In the early 1990s we developed a new theory of narrative called Dramatica. Since it touched on the psychology of story structure, we believed that it might also be applied to the psychologies of real people as well as fictional ones.
As background for this hypothesis, Dramatica theory holds that every story has a mind of its own. This Story Mind is made up of a personality created by the storytelling style and an underlying psychology represented by the story’s structure.
This one concept alone, if projected onto real people might help us understand an individual, be it a friend, stranger, or perhaps ourselves. But Dramatica also contends that fictional characters are not only personalities in their own rights, but also must play a second role as a facet or aspect of the overall Story Mind. In essence, each character is a complete mental system, but collectively they join together to form a larger mental system that is not unlike a fractal of the dynamics of each individual character.
From this notion, we developed the concept of fractal storyforms, meaning that not only would characters create a Story Mind when they came together, but a group of story structures coming together would create an even larger Story Mind in which each individual story functioned as a character.
In the real world, we hypothesized, when people come together in groups, they automatically slip into roles that represent different attributes we all possess. For example, one person might become the voice of reason in a group, assuming the role of the group’s intellect, just as there is a Reason Archetype in a fictional story. Another character might adopt the position of the group’s passion, speaking up whenever human feelings are the issue, essentially fulfilling the same character function as the Emotion Archetype.
What’s more, if a number of groups band together in a larger organization, automatically they will begin to adopt roles within the larger organization as if they were characters in a mind, thereby extending the phenomenon up one more fractal dimension. In the real world we call this “fractal psychology.”
Naturally it follows that if Story Minds exist in the real world as well as the fictional world, then might we not best understand their elements and mechanisms by applying the same Dramatica model that has proven itself in the analysis of fictional stories?
Recently, an opportunity has emerged for us to explore the application of our methods for analysis of storyforms to actual situations and organizations. At first, the task seemed simple – just analyze the situations as if they were stories. But it quickly became evident that there are substantial differences in the two endeavors.
Most notably, while the narrative space of a story is a closed system, i.e. a book, a movie or a stage play, in the real world the narrative space is open, limitless. So unlike analyses of fiction, in the real world one must first find the storyform before one can analyze it.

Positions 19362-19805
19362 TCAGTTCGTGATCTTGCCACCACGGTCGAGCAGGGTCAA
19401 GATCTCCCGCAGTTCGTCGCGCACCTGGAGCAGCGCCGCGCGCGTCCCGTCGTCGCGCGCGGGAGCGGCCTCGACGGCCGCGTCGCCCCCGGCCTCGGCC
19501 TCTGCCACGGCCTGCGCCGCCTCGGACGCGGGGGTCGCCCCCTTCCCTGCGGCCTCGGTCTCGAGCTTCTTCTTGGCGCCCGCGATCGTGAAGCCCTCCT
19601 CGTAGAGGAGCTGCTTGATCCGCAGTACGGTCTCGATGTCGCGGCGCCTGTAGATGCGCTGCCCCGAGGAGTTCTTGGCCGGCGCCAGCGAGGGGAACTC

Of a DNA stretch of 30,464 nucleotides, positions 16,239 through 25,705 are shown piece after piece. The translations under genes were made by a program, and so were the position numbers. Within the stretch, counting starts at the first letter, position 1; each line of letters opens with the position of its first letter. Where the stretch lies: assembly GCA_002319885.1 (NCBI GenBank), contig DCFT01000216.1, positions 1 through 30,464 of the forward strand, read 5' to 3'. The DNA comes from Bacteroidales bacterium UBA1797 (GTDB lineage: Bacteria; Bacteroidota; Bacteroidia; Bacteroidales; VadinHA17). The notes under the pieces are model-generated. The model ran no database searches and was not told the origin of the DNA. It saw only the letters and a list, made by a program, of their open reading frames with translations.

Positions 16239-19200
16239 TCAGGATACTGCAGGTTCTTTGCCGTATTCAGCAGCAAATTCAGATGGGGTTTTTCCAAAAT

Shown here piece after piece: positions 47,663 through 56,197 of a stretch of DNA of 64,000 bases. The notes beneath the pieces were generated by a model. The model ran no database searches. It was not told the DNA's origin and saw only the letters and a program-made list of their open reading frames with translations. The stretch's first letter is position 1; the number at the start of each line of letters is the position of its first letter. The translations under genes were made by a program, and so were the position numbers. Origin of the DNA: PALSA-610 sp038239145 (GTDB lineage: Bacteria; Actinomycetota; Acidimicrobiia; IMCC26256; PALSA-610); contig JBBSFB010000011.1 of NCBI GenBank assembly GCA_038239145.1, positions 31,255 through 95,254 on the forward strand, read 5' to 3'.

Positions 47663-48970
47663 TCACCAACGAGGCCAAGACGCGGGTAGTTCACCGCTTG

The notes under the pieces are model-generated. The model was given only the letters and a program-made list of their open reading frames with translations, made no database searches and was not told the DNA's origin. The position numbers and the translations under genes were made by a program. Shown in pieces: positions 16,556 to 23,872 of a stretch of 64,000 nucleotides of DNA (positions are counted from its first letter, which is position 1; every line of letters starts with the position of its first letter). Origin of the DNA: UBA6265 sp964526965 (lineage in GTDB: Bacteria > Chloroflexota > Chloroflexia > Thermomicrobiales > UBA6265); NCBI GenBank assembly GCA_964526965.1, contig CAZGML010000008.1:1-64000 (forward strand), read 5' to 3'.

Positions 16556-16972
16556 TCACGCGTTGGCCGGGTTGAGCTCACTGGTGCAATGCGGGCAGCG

Alas, this brings forth another difficulty. There is usually only one story in a fiction narrative space. Sometimes there can be a sub-story hinged to the main story that is almost wholly independent, yet touches at one point, such as a character who appears in both stories.
In such a case, the character is driven most strongly by its own story, yet still plays a function in the larger story. An example is the original Star Wars movie (Episode IV) in which Han Solo’s debt story with Jabba is hinged (but not part of) the main story about the empire and the rebels.
In this example, Han’s character would never allow him to march into the detention area to rescue the princess EXCEPT that his need for money for his sub-story provides enough sideways motivation for him to act out of character and do something that puts him at more risk. A useful tool for writers, but a complication for analysts of real-world situations.
Further, some fiction narrative spaces can contain more than one complete story, like raisins in rice pudding. For example, in Woody Alan’s movie, “Crimes and Misdemeanors” there is a crime story and a misdemeanor story, each with complete and different structures and different characters that do not affect or interact with the other story. The movie is designed to force the audience to compare the two stories side by side and arrive at a more conundrum.
In the real world, this means that any number of independent stories may co-exist in the same narrative space. One may even conjecture that some real world stories may be sub-sets of others, or perhaps even overlap each other containing some unique and some shared story points.
In short, single storyforms in fiction are idealizations in which there is a single central problem. The unfolding of the story is an argument about the best way to try and solve such a problem. But in real minds and real situations, many problems are constantly emerging, playing themselves out, and passing through each other, like stars in galaxies in collision. Add to this the fractal nature of nested storyforms and you end up with a veritable mess.